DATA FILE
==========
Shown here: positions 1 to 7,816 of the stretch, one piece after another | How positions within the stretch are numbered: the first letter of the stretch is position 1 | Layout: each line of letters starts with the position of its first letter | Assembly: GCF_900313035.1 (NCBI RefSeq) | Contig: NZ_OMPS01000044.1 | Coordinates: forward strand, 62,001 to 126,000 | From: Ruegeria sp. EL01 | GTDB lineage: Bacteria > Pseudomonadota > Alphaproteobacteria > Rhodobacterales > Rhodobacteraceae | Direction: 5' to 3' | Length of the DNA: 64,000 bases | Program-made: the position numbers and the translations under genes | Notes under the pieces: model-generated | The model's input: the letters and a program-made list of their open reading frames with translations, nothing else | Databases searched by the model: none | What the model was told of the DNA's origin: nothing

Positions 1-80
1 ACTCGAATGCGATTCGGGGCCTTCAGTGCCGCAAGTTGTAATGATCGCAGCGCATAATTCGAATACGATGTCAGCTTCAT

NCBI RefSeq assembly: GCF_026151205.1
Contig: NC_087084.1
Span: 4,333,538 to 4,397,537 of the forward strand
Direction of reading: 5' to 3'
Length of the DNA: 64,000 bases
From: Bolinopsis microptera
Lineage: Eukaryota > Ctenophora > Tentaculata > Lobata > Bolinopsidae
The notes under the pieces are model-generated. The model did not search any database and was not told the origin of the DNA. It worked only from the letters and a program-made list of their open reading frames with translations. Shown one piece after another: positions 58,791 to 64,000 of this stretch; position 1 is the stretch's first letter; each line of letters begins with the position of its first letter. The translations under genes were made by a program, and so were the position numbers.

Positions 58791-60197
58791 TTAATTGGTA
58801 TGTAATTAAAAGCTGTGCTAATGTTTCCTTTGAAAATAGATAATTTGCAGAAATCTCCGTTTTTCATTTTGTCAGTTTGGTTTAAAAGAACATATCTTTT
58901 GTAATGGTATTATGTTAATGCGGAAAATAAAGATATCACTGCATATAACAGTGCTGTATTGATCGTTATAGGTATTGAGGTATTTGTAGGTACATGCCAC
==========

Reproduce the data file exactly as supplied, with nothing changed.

Shown here: positions 1 to 7,816 of the stretch, one piece after another | How positions within the stretch are numbered: the first letter of the stretch is position 1 | Layout: each line of letters starts with the position of its first letter | Assembly: GCF_900313035.1 (NCBI RefSeq) | Contig: NZ_OMPS01000044.1 | Coordinates: forward strand, 62,001 to 126,000 | From: Ruegeria sp. EL01 | GTDB lineage: Bacteria > Pseudomonadota > Alphaproteobacteria > Rhodobacterales > Rhodobacteraceae | Direction: 5' to 3' | Length of the DNA: 64,000 bases | Program-made: the position numbers and the translations under genes | Notes under the pieces: model-generated | The model's input: the letters and a program-made list of their open reading frames with translations, nothing else | Databases searched by the model: none | What the model was told of the DNA's origin: nothing

Positions 1-80
1 ACTCGAATGCGATTCGGGGCCTTCAGTGCCGCAAGTTGTAATGATCGCAGCGCATAATTCGAATACGATGTCAGCTTCAT

NCBI RefSeq assembly: GCF_026151205.1
Contig: NC_087084.1
Span: 4,333,538 to 4,397,537 of the forward strand
Direction of reading: 5' to 3'
Length of the DNA: 64,000 bases
From: Bolinopsis microptera
Lineage: Eukaryota > Ctenophora > Tentaculata > Lobata > Bolinopsidae
The notes under the pieces are model-generated. The model did not search any database and was not told the origin of the DNA. It worked only from the letters and a program-made list of their open reading frames with translations. Shown one piece after another: positions 58,791 to 64,000 of this stretch; position 1 is the stretch's first letter; each line of letters begins with the position of its first letter. The translations under genes were made by a program, and so were the position numbers.

Positions 58791-60197
58791 TTAATTGGTA
58801 TGTAATTAAAAGCTGTGCTAATGTTTCCTTTGAAAATAGATAATTTGCAGAAATCTCCGTTTTTCATTTTGTCAGTTTGGTTTAAAAGAACATATCTTTT
58901 GTAATGGTATTATGTTAATGCGGAAAATAAAGATATCACTGCATATAACAGTGCTGTATTGATCGTTATAGGTATTGAGGTATTTGTAGGTACATGCCAC